Let’s be clear about what Trump is suggesting here. He wants the Senate intelligence committee to open an investigation into the “Fake News Networks” to get to the bottom of why so much of the news is “just made up.” He offers no evidence of this claim. And yet, the President of the United States feels entirely comfortable urging the legislative branch to open an investigation into the Fourth Estate.
The reason? Because Trump doesn’t like what the media writes about him. That’s what he means when he uses the word “fake” — and he uses it a lot. “Fake” for Trump is rightly translated as “not fawning.” (The committee, by the way, is already investigating real fake news targeted by Russians on the US as part of their larger examination of Russian meddling in the run-up to the 2016 US election.)
The truth — as hundreds of fact checks have shown — is that the biggest purveyor of fake news in the country right now is Trump. According to The Washington Post’s Fact Checker blog, Trump has made 1,145 false or misleading claims in his first 232 days in office
. That’s 4.9 false or misleading statements per day.
Trump’s casual relationship with the truth makes his calls for the legislative branch to investigate the allegedly “fake news” industry all the more outlandish. Yes, the media — including me — do occasionally get things wrong. But, in virtually every case, those mistakes are honest ones — slip-ups made in an honest pursuit of the truth. And, when an error is found, steps are made to publicly remedy the mistake to keep misinformation from seeping into the public’s consciousness.
Can Trump say the same? The answer, of course, is no. He not only spreads falsehoods but does so long after it’s become clear that what he is saying is simply not true. Why does he do it? For the same reason he has made attacking the “fake news” media his primary daily duty. Because it works — or, at least, it works to motivate his political base, which believes whatever he says (facts be damned!) and is convinced the media is comprised primarily of liberals trying to push their agenda behind the guise of neutrality.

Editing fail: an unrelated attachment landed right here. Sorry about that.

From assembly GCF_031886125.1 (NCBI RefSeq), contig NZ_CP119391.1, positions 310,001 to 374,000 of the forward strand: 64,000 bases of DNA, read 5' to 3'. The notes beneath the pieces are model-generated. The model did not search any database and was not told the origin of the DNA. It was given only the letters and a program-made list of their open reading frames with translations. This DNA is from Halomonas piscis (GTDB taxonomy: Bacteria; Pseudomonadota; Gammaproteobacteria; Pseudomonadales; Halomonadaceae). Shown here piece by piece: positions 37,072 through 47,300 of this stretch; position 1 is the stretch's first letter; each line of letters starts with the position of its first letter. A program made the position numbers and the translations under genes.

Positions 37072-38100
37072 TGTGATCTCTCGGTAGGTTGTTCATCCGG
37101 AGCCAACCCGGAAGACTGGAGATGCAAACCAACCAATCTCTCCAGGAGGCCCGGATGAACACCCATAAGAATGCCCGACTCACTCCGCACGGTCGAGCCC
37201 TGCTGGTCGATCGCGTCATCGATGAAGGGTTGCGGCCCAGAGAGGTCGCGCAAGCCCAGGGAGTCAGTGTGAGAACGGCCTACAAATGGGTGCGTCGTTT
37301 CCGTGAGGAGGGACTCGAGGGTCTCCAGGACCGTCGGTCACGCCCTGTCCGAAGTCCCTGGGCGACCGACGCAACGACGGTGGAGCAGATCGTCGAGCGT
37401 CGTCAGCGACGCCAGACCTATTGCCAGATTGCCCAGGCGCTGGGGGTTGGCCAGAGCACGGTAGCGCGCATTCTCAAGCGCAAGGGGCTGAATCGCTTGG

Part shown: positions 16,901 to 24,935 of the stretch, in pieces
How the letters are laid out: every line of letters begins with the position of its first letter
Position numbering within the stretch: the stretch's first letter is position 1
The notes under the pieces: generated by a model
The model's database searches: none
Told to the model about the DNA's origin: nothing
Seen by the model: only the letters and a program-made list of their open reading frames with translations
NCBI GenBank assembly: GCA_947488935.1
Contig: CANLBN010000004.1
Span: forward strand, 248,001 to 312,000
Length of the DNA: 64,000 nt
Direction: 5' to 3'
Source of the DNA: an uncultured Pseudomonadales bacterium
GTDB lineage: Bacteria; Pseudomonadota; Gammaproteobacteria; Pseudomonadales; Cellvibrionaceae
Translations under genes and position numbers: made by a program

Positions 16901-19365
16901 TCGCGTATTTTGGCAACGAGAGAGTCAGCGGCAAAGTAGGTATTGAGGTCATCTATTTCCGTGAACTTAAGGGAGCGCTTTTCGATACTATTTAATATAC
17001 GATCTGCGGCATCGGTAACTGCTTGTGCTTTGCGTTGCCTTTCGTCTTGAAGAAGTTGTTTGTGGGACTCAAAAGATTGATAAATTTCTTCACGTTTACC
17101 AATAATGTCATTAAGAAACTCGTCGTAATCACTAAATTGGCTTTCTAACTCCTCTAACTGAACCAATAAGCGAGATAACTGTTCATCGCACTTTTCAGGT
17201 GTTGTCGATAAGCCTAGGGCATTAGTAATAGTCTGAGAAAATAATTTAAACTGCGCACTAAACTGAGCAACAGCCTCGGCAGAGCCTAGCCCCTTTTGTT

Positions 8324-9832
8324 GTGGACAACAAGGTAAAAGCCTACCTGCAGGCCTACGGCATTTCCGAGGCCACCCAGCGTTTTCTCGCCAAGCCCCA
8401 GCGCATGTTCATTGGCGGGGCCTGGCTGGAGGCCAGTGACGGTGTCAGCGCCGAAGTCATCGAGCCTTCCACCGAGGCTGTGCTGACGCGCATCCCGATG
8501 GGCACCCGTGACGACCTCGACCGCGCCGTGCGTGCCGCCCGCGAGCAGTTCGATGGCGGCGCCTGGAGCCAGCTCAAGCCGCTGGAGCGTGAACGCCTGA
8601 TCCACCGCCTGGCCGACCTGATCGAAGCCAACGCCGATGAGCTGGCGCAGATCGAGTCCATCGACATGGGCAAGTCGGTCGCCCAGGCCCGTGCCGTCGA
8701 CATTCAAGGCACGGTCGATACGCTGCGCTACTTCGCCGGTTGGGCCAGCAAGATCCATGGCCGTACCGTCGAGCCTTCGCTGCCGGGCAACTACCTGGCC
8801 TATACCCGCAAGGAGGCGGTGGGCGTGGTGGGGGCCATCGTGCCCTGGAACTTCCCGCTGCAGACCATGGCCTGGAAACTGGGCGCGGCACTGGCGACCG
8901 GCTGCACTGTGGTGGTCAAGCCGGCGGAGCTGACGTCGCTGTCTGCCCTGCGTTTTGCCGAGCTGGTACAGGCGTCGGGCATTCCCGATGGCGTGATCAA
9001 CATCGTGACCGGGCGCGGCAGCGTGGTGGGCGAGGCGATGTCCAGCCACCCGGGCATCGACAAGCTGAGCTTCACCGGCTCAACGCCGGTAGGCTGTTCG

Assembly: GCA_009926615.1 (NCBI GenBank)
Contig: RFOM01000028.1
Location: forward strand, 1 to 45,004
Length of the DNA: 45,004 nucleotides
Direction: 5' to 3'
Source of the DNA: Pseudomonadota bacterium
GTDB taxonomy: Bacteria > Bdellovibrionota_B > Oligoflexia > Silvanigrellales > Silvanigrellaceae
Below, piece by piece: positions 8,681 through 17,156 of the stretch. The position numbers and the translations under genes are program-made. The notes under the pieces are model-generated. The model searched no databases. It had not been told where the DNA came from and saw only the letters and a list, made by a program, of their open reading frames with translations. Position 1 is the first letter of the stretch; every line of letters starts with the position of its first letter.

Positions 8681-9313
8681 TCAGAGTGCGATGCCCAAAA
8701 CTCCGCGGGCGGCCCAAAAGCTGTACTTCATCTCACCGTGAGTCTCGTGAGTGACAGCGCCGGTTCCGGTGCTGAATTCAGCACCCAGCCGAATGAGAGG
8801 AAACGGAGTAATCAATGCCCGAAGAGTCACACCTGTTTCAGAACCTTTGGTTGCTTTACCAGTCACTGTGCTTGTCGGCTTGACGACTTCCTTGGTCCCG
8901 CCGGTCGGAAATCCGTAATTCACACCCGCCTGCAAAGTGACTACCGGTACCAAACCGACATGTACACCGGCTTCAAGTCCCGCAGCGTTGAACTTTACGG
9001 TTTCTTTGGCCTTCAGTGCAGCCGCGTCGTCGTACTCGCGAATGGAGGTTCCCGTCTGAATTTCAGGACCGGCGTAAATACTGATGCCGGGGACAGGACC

It’s worth noting here that Trump is far from the first president to have his issues with the media. Virtually every president has an adversarial relationship with the press. The difference with Trump is that he seems not to believe in the fundamental role that a free press plays in a democracy and spends a good chunk of his time working to discredit and disenfranchise the media.
Here’s how President Barack Obama described his relationship with the media — and the media’s role in covering the White House — in his final news conference in January
“I have enjoyed working with all of you. That does not, of course, mean that I’ve enjoyed every story that you have filed, but that’s the point of this relationship. You’re not supposed to be sycophants, you’re supposed to be skeptics, you’re supposed to ask me tough questions. You’re not supposed to be complimentary, but you’re supposed to cast a critical eye on folks who hold enormous power and make sure that we are accountable to the people who sent us here, and you have done that.”
“I consider the media to be indispensable to democracy. We need an independent media to hold power to account. Power can be very addictive and it can be corrosive, and it’s important for the media to call to account people who abuse their power.”
Contrast those two quotes to Trump’s tweet this morning. Bush and Obama affirm the core importance of a free and independent press to the American way of life. Trump calls on the Senate to investigate the media for writing stories he doesn’t like.
The broader point here is that what Trump is doing is dangerous. (Yes, I know I have said other things Trump is doing are dangerous, too. That’s because they are.) He is trying to pressure an independent branch of the government to investigate the independent media because he doesn’t like what the media is reporting.
It’s his latest ramping-up of an ongoing effort to destroy the credibility of the media in the eyes of a not-insignificant number of people in the country. Which is bad enough.
What makes it worse is that Trump knows the media isn’t fake. He is an avid consumer of cable TV and major national newspapers. No president has been so aware of what the media is saying about him at any given minute as Trump.
He is saying and doing these things not because he really believes it but because he knows it works for his base. That cynical ploy may well be a way for Trump to rally that base to him. But the medium- and long-term implications of trying to use the Senate to pressure the media to cover a president more favorably are scary.